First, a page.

Saudi Arabia’s crown prince: The epitome of counterterrorism in the Middle East

The Caliph Ibrahim, also known as Abu Bakr al-Baghdadi, is the most important new figure in the world of terrorism in years. Ibrahim Awwad Ibrahim al-Badri, his real name, aspires to lead the global jihad movement in the creation of a new Islamic caliphate here and now. In practice, he has divided the global jihadists into warring camps and created a civil war in their murderous ranks.

‘The believer,’ his nickname, is the subject of a rich and important portrait by William McCants in the latest Brookings Essay. In it, we learn that Baghdadi is a product of Iraq’s tormented and violent recent history. One of his brothers died in the eight-years-long Iran-Iraq war that killed a couple hundred thousand Iraqis. Baghdadi escaped that fate due to nearsightedness. His first mentor in jihad was an Iraqi veteran of the war against the Soviets in Afghanistan in the 1980s. Baghdadi was an early supporter of the notorious founder of al-Qaida in Mesopotamia, Abu Musab al-Zarqawi, who bears much of the responsibility for starting the country’s civil war between Sunni and Shia.

If Baghdadi is the epitome of the jihadi terrorism that sweeps the Islamic world today, the epitome of the counterterrorists fighting back is the new crown prince of Saudi Arabia. Prince Muhammad bin Nayef (or MBN, as he is known) was educated to be a counterterrorist. After studying in Oregon, he spent several years with the FBI and Scotland Yard. His father served as the Kingdom’s minister of interior for over three decades and groomed his son to replace him.

Muhammad bin Nayef has excelled in the job. He led the campaign to defeat al-Qaida inside the Kingdom between 2003 and 2006, the most violent challenge to the House of Saud in the last century. He has escaped several assassination attempts by al-Qaida. In one, the assassin feigned surrender to get close enough to the prince and then blew himself apart with a hidden bomb.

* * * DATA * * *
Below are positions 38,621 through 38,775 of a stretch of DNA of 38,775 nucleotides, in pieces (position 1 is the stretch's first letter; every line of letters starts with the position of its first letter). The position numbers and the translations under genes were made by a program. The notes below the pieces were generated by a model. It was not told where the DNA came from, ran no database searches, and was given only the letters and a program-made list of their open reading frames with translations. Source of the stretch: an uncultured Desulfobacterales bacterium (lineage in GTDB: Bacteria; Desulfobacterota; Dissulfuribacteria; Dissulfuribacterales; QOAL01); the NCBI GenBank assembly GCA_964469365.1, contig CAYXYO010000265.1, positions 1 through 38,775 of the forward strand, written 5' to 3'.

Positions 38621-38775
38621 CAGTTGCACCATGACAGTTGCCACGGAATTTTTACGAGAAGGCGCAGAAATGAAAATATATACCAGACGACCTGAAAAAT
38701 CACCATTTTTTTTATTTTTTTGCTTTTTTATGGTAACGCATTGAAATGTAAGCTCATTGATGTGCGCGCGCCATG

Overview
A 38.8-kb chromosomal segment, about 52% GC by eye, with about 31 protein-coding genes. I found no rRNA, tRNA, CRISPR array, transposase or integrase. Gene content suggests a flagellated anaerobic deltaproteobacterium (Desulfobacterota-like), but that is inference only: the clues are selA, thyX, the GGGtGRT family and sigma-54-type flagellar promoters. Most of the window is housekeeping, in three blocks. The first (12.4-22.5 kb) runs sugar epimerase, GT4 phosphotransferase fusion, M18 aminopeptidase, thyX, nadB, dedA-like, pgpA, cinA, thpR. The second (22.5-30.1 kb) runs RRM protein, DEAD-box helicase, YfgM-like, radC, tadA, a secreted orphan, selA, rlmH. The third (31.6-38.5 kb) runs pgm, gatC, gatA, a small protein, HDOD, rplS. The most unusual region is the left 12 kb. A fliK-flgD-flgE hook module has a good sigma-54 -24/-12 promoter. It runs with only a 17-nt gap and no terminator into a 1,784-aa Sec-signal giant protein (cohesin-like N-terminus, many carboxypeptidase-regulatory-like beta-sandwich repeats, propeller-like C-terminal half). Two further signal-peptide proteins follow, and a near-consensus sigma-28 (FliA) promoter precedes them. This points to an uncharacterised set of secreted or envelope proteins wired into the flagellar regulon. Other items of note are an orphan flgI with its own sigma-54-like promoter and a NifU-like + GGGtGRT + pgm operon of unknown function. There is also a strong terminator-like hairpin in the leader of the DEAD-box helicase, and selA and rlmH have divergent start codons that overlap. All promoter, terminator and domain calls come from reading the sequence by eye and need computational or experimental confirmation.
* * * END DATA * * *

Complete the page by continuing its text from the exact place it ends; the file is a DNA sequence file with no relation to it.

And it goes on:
In the process, MBN has become a favorite of America’s security and intelligence services. George Tenet, Leon Panetta, and John Brennan all sing his praises. He has foiled several terrorist attacks on the United States, including one plot to attack Chicago.

Most recently, his operatives captured Ahmed Ibrahim al-Mughassil, the mastermind of the 1996 terrorist attack on an American air base in Khobar, Saudi Arabia, in which 19 American airmen were killed and 300 injured. The Saudi and American intelligence services have been trying to capture al-Mughassil for almost 20 years. Last month, the Saudis nabbed him as he got off a flight from Tehran to Beirut where he planned to attend his son’s wedding and swiftly flew him to the Kingdom. Once again, Prince Muhammad bin Nayef demonstrated his skill as the prince of counterterrorism. Al-Mughassil could be a unique source of information on Iranian support for terrorist groups, including Hezbollah.

MBN is now poised to be the first of his generation of royals to ascend to the throne. For the last 60 years, the sons of the modern Kingdom’s founder, Ibn Saud, have ruled. King Salman will be the last. If the King sticks with MBN, it will be his time when the 79 year old Salman passes away. But Salman has already shuffled the line of succession once this year and may do it again to benefit his son, Deputy Crown Prince Muhammad bin Salman.

For now, MBN is the heir to the throne. While the king has been in France and Morocco this summer, MBN has run the government at home. When the king visited Washington last week, MBN minded the store at home. His story is the subject of my Brookings Essay, “The Prince of Counterterrorism.”